2-10-2 24 at St. Louis, Missouri in April 1934 (Arthur B. Johnson).
Daily Archives: October 26, 2017
Steam passenger train at Mansfield, Missouri (date unknown).
GP7s 587 and 601 at Wister, Oklahoma in October 1974.
Wister, Oklahoma, mile post 453.0, is on the Arthur Subdivision of the Central Division. The subdivision extended from Fort Smith, Arkansas (MP 415.4) southwest through Hugo, Oklahoma (MP 559.0) to Paris, Texas (MP 583.8).
The train is southbound passing over the C.R.I.P. crossing at grade at MP 453.0. In the distance beyond the cab of GP7 601, in the northeast quadrant of the crossing, is the upper portion of the gate protecting the diamond. The normal position of the gate is against the Frisco’s subdivision. After the train clears the crossing, the crew will close and lock the gate back against the Frisco.
Beside the cab of GP7 587 is the Frisco’s station sign. The former joint agency depot once stood just to the north on the southwest quadrant of the diamond crossing. The SLSF/CRIP interchange track is visible curving to the left. Note the on the telegraph post with the three white stripes the interchange’s white waybill exchange box. The curving street on the far left of the image is Pawnee Road.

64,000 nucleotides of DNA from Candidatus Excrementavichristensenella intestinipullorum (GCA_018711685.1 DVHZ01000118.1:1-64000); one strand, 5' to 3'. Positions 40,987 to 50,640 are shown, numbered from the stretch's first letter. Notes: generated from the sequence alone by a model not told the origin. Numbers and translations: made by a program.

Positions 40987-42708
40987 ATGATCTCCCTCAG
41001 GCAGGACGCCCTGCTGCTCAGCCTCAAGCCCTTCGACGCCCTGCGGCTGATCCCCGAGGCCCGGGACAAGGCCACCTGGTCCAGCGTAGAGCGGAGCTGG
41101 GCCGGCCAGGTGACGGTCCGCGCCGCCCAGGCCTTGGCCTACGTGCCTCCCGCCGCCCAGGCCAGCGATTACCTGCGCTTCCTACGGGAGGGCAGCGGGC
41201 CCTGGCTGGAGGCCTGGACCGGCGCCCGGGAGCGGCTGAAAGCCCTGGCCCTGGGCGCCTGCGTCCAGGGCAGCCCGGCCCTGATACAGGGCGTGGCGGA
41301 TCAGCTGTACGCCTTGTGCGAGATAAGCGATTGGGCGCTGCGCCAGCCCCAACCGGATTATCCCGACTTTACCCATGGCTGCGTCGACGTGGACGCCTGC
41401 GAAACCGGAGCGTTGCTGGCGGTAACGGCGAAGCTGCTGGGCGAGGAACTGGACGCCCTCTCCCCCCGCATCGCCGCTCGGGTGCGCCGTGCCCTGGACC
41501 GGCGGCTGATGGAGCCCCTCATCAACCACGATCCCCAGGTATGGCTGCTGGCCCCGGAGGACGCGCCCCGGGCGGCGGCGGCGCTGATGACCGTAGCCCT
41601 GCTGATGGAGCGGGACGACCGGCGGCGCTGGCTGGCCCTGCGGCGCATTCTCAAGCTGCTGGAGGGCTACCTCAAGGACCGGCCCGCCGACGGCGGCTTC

That successor railroad severed the subdivision as a through route 1981. It abandoned the 88.6 mile segment over the Kiamichi Mountains from Wister south to Antlers in 1981. In 1985 the railroad abandoned the 8.5 mile segment from Wister north to Poteau. Today a portion of the former Frisco right of way in Le Flore County is preserved as the Old Frisco Trail. This is a 6.5 mile walking, running and biking path extending from Poteau south to Wister.
The photograph was taken from very near the street grade crossing with Plum Street. It is looking southeast down the right of way of the Chicago, Rock Island and Pacific (CRIP) Railroad. This line was originally constructed by the Choctaw Coal and Railway Company/Choctaw, Oklahoma and Gulf (CO&G) Railroad. This east/west line extended from Memphis, Tennessee to Amarillo, Texas. That line came under the control of the Rock Island in 1902 and was merged into the system on January 1, 1948.
Today, this segment of the former Rock Island’s Choctaw Route is operated by the Arkansas–Oklahoma Railroad (AOK). This segment extends westward from Howe, Oklahoma to McAlester, Oklahoma. On the east they connect with the Kansas City Southern (KCS), to the west they interchange with the Union Pacific (UP). Further west they operate a disconnected segment of the same line from Shawnee to Oklahoma City.
The view is looking southeast.
Special thanks to Mark Davidson.
GP7 630 at Neosho, Missouri on June 4, 1978 (David Cash).